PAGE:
I'm very confused - I am a 49 yo female, smoker, who was diagnosed about a month ago with adenocarcinoma lung. It was actually found in 5 tumors in my brain, and PET scan showed carinal lymph node involvement. At this point, I have had no issues with my lungs, and my PFT is good as well. I cannot find any information like this case, seems that they all have the lung cancer first. I am looking for any information on this.
Tue, 07/02/2013 - 16:04
Hello leaschnell, I very sorry you're in this confusing position without proper info. Actually it isn't that rare that metastases are found without a primary lung tumor. Dr. West describe it here, "It sounds like a reasonable thing to do. When there is no identified primary cancer and the nodal pattern is suggestive of a primary lung cancer, it’s reasonable to proceed with treating the case as a lung cancer, using the specific agents as guided by the histologic subtype (adenocarcinoma vs. squamous, etc.)." http://cancergrace.org/topic/adenocarcinoma-of-unknown-primary
I will ask a doctor to reply with any further comment. Please keep us posted on how you fare.
BTW, if you would like more info on what others have encountered with no primary tumors us our search engine to search no primary tumor. You may need to log off to get the results depending on your browser.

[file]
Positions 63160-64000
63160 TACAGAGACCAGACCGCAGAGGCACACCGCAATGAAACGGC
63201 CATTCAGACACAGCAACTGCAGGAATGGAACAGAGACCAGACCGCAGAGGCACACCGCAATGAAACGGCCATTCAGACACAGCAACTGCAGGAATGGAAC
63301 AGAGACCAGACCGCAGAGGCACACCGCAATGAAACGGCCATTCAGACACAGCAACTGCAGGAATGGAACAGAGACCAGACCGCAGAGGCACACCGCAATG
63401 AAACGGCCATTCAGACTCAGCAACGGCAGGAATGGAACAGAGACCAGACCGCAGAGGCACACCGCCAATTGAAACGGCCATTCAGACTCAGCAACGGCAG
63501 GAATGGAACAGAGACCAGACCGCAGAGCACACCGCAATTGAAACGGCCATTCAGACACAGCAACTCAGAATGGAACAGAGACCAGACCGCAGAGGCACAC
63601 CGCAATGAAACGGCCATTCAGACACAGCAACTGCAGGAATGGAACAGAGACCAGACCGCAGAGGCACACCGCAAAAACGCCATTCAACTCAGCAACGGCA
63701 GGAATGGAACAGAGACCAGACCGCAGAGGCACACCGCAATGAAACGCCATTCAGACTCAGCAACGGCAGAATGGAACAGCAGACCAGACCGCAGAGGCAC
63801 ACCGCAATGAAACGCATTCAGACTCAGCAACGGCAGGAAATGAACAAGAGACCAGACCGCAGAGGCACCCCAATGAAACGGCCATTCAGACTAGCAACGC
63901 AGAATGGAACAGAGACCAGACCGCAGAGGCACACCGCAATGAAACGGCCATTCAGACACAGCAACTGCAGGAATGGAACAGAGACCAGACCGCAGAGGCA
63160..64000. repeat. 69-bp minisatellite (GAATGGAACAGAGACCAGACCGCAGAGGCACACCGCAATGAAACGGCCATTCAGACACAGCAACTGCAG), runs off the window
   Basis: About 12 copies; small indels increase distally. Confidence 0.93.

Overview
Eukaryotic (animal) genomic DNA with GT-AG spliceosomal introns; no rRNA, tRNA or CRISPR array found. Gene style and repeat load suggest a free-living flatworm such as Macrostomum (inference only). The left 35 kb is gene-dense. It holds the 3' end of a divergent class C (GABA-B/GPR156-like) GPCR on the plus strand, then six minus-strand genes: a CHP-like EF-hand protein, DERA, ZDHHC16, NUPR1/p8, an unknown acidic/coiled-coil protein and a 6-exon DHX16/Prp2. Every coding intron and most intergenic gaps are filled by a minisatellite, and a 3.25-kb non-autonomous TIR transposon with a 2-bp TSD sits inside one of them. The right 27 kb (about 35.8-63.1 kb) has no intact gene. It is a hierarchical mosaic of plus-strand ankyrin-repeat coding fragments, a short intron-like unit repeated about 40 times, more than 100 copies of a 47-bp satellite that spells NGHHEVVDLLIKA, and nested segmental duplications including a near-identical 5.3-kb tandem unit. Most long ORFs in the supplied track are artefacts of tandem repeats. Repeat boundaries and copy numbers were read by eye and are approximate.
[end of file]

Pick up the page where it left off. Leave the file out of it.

Tue, 07/02/2013 - 21:36
It's really as Janine noted -- brain metastases are very commonly from lung cancer, so when brain metastases are seen and there's findings on imaging that look as if there's cancer in the chest, it's usually going to be the case that it's a lung cancer that has spread to the brain. Presumably, a biopsy was taken, which is why you're saying you have adenocarcinoma lung. So if there's adenocarcinoma cells that have proteins typical for cells from the lung, it's a lung cancer. If the biopsy is taken from tumor or nodes in the chest and there's brain metastases, it's pretty clear that the picture is of lung cancer that spread to the brain. The same is also true if the biopsy is from brain metastases that show cancer cells that have proteins characterizing cells from the lung.
As Janine noted, most people with metastatic lung cancer are first diagnosed when they have cancer that has already spread from the lung. I'm afraid that's what your situation is: your diagnosis came after it had already spread to the brain.
There's plenty of information here, so we'll be happy to help you find information to help you understand the general treatment approaches in this setting.
Wed, 07/03/2013 - 01:38
Thank you so much for your prompt replies, I will continue my search! I am very much a quality over quantity type of person, and would love to find "real people" stories over statistics. I have lived with a myriad of autoimmunes for many years (mainly Sjogren's and Fibro), and the break I am getting from that with the Decadron is actually a great thing! My 74 yo father just finished his radiation last week for the same adeno. His didn't go brain, it went liver, but he has done great with his treatment and now we wait for his next scan.